Sales Management II – What Managers Should Do for Off the Charts Selling
“A Sales manager’s job is to move sales people to do what works.” This is Part II of III – The “Do” of the key elements – “Move”, “Do”, and “What Works.”
“Do” means implementing the skills, techniques, strategies, and tactics of actually selling. Bottom line for the sales person, “Do” means go out and sell. But “Do” can mean more than just closing sales. “Do” means walking away and avoiding wasted time and resources. It means managing large accounts so they continue to buy more. It means cross selling, up-selling and pursuing referrals. “DO” means promoting the company brand and maintaining the goodwill of the company.
For the sales manager, it means making sure the sales person does the “Do” and follows a process. First the sales person must know what to “Do”. Second, s/he must prepare for the “Do”. Then, s/he must do/enact, and finally, s/he must review and evaluate what and how well s/he did.
These are the responsibilities of the manager as well as the sales person. The manager must make sure the sales person has the capability and skills – has demonstrated via role-play or on-the-job that he can sell. That is, work a selling process effectively. If not the manager must train, coach and mentor.
Before the sales person is sent out, the manager must review the preparation, for the encounters or sales calls – continuously at first, then frequently, then intermittently until he is satisfied the sales person is proficient at preparing, enacting and evaluating.
Preparation is the key to successful sales calls and sales strategies. CRMs miss the boat because 99% capture post sales call information which is usually random information picked from unstructured conversations or superfluous remarks captured after one-size-fits-all presentations.
CRMs would provide far more valuable information if they forced sales people to document beforehand;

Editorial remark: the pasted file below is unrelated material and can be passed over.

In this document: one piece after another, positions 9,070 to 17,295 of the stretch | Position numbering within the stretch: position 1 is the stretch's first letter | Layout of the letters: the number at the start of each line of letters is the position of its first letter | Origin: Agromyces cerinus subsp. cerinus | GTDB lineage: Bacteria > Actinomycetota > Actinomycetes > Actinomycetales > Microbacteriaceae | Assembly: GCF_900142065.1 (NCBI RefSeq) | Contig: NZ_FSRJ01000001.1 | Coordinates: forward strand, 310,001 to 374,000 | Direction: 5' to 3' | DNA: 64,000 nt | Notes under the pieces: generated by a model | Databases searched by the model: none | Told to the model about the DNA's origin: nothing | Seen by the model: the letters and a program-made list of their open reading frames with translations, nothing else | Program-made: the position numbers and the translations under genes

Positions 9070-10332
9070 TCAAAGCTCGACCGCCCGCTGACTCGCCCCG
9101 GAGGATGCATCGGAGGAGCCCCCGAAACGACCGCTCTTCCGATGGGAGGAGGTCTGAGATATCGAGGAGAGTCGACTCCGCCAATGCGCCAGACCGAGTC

1. The purpose of a call;
2. Who needs to be seen;
3. What information needs to be learned;
4. What information needs to be given; and
5. What commitments are sought.
In this way the manager can be sure the sales person is on the right track before he invests his time.
Then after the call, report the successes or partial successes and what next actions are required. This is valuable information for CRMs to capture which can then promote the sales person to further actions and alert/notify managers. Sales managers should inspect beforehand and review afterwards.
Confidence, Attunement, and Patience
To implement or sell or “Do” requires confidence, and the best way to attained confidence is through preparation, and practice.
Attunement — moving with a customer is another necessary ingredient for successful doing. As in fishing, the fish pulls on the line and you let him run with it. As it goes right, you go right, and so on. Eventually the fish has exhausted its energy (the prospect exhausts his thoughts) and now the salesperson can take the lead i.e. reel him in — ask more questions, clarify, present, close, or gain some commitments.
Patience is required to clarify and hold back before spewing out what you want to get across. Patience comes from confidence.
Confidence, attunement and patience create an engagement, an interaction – rather than a sermon, lecturer or presentation. It’s a take and give — take information and then give information. It takes confidence to let the prospect run on, and it takes attunement to listen for understanding, and it takes patience to let the prospect continue to explain. Preparation, role playing and practice are the best methods to gain confidence, and attunement, and patience.